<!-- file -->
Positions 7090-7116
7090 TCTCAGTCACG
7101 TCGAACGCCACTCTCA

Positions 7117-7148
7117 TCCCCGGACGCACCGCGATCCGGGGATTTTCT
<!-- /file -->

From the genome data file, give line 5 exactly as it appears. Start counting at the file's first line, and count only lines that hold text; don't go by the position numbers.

7117 TCCCCGGACGCACCGCGATCCGGGGATTTTCT